Provider Farm

From our fields, for your family


October 24, 2020

Winter shares: We are just about sold out of winter shares, so scoop them up now if you would like one.  You can read all about them here.You can grab a sign up form in the shareroom or  here or purchase one online here.

Last summer share dates: Coogan Farm:The last Coogan Farm pick up date is Nov. 7. Can you believe it?This is the second to last share!

Salem: The last Salem pick ups are Nov.10 and Nov. 13. 3 more to go!

Grassfed beef: We still have a few bottom roasts left, plus 1 top roast, 1 smaller rib roast(about 2 lbs) and 1 shoulder roast. They will go great with this week's parsnips! Top, shoulder, and bottom are about 2-3 lbs each and are $7.85/lb. The rib is $9.85/lb.

I also have some shanks. These are about 2 lbs per package and the cut is a marrow bone with meat around in. These are great for slow roasting, making soups, or making into stock. They are $6/lb. 

Order two or more cuts and I'll take $.50 off per lb.

Also, we have super liver! Some people like it, some don't. Pets def love it and it can be dehydrated for pet treats. Please take it away for $.50/lb. It is in approximately 1-2 lb. packages.

If you would like to order meat, just email me your order and I will weigh it and pack it up for you to pick up, and will email you an invoice payable online.



This Week's Share

We know Halloween is a bummer this year, so trick or treat at Salem pick up. Big people or little people costume or no costume, we will have Halloween treats (unhealthy candy, not vegetables!) for you.

The link to the sign up form for October is here. There will be one more sign up form for November.

You must sign up for new slots for the month. Sign ups from last month will not carry over.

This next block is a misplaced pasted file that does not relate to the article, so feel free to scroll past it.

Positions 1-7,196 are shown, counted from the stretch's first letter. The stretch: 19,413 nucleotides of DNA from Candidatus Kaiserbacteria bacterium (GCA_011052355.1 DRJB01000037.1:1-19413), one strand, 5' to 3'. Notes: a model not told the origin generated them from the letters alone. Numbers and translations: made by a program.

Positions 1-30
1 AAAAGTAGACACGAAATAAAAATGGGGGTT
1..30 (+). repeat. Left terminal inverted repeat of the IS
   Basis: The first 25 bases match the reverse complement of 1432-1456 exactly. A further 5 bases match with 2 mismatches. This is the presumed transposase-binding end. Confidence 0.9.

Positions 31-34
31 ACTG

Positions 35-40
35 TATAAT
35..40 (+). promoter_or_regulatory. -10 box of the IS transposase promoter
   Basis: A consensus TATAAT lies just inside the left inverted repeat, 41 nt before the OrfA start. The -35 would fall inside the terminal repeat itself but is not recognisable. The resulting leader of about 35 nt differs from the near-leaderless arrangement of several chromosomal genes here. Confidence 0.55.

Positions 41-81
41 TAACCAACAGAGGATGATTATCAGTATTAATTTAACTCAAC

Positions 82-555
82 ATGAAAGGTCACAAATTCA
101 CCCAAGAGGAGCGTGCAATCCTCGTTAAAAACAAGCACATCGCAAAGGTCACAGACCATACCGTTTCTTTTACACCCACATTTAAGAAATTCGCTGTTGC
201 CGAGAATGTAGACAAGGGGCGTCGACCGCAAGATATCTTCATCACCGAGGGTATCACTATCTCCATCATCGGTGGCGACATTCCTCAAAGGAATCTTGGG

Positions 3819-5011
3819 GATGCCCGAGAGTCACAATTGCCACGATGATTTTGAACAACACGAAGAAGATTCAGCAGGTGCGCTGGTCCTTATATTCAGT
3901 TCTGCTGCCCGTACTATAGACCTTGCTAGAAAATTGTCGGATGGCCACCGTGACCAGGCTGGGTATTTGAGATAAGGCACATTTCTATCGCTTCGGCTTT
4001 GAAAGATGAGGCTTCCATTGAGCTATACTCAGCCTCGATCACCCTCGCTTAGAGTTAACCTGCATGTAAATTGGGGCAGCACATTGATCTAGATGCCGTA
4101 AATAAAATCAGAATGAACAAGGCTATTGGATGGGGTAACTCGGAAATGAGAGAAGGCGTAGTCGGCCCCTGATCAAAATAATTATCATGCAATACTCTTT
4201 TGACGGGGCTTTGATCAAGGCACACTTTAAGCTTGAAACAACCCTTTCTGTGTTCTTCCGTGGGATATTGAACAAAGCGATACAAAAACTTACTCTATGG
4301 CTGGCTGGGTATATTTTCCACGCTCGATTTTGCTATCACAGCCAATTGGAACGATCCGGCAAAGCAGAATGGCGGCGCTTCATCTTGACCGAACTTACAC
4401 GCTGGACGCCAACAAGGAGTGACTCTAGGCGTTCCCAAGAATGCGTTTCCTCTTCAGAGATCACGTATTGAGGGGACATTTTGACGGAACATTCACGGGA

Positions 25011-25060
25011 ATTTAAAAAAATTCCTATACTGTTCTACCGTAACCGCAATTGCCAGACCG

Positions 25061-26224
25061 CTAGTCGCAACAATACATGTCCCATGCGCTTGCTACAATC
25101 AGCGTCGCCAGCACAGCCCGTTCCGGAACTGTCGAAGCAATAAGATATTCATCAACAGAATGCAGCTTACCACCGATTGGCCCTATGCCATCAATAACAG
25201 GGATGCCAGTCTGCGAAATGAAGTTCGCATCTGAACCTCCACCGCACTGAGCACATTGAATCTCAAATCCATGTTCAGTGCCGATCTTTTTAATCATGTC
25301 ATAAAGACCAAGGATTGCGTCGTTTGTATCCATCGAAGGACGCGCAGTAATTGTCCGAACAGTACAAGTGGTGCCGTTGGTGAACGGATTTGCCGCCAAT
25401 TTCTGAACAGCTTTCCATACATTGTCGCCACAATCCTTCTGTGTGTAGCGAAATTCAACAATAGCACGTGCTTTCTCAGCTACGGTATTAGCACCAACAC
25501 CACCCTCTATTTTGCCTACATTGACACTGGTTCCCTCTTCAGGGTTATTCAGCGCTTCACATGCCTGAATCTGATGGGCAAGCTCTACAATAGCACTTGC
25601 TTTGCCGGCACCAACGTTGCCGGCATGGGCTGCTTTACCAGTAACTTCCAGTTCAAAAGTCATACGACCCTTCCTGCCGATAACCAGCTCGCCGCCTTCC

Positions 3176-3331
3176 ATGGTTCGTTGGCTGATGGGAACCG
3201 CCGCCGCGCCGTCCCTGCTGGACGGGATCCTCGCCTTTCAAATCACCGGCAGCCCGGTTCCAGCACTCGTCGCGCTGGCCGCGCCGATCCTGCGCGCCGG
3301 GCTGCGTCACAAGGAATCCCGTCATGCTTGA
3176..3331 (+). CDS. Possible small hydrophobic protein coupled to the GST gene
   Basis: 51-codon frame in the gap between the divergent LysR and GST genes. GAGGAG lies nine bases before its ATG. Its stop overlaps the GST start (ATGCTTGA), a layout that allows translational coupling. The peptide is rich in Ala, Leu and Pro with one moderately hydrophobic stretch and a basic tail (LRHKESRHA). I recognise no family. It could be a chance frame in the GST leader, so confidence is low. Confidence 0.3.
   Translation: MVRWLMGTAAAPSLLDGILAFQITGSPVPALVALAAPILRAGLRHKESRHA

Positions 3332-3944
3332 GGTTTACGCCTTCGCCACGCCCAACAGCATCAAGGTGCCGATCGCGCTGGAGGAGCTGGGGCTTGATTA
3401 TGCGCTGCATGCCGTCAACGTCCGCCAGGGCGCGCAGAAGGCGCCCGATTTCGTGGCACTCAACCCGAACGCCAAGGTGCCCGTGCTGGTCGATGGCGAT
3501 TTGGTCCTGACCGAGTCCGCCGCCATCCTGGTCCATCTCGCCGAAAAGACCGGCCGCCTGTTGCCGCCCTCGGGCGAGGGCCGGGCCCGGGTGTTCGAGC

Please select one slot per week. If you sign up for this week, it will not carry over to the following weeks.

This is only for shareholders picking out the share. Do not sign up for a slot if you are picking up a box.

Butternuts and (a few) pumpkins this week! I have forgotten to mention it but the winter squash harvest this year was one of the low lights. While they are tasty (wow, those honey nuts!) they have not been abundant. We had them in a very variable field (gravel on one side, swamp on the other, sand pit in the corner, grass in the middle) and they were not fond of it. The pumpkins in particular took it on the chin and there are just not very many, so we'll have just a few. On the upside, we have plenty of butternuts for everyone and they can do everything a sugar pumpkin can do, if not better, except for maybe carving

Parsnip time! These long white carrot like roots have a floral buttery flavor. Roasting them caramelizes their sugars and perks up their sweetness. They are tasty mashed an din soups and roasts.

Our winter storage radishes are ready. We have purple daikon and watermelon radishes. They bring a splash of color and flair to your winter time salads. The purple radishes are mild and reveal lavender sunbursts when you slice into them. The watermelon radishes have a bit more spice (but if you peal them, it goes away) and the best part is when you slice into them, the unassuming radish has a bright rose center.They are also great for cooking in stir fries and roasts.

The epic spinach is coming to an end. We have tons of lettuce and the escarole should kick in soon, maybe by the end of the week. This is a wonderful fall green, related to lettuce but a little more bitter and hearty. It is great in traditional Italian coking with white beans and garlic but the ribs also make a wonderful fall salad with apples or pears, blue cheese and walnuts (mmm, can't wait!)

Recipe of the Week: 

Roasted squash and tofu with ginger

  • 14-ounce package extra-firm tofu
  • 2 pounds winter squash 
  • 3 tablespoons honey or brown sugar 
  • 1/3 cup soy sauce 
  • 1/2 to 2 teaspoons crushed red pepper flakes, or to taste
  • 1-inch piece fresh ginger, peeled and finely grated
  • 7 tablespoons vegetable or peanut oil, divided
  • Kosher salt and freshly ground black pepper
  • 6 garlic cloves, very thinly sliced
  • 1 tablespoon toasted sesame seeds
  • 2 scallions, trimmed and thinly sliced on the diagonal
  • Juice of half a lime

Heat your oven to 400°F. Cover 1 to 2 baking sheets with parchment paper or oil for easy cleanup.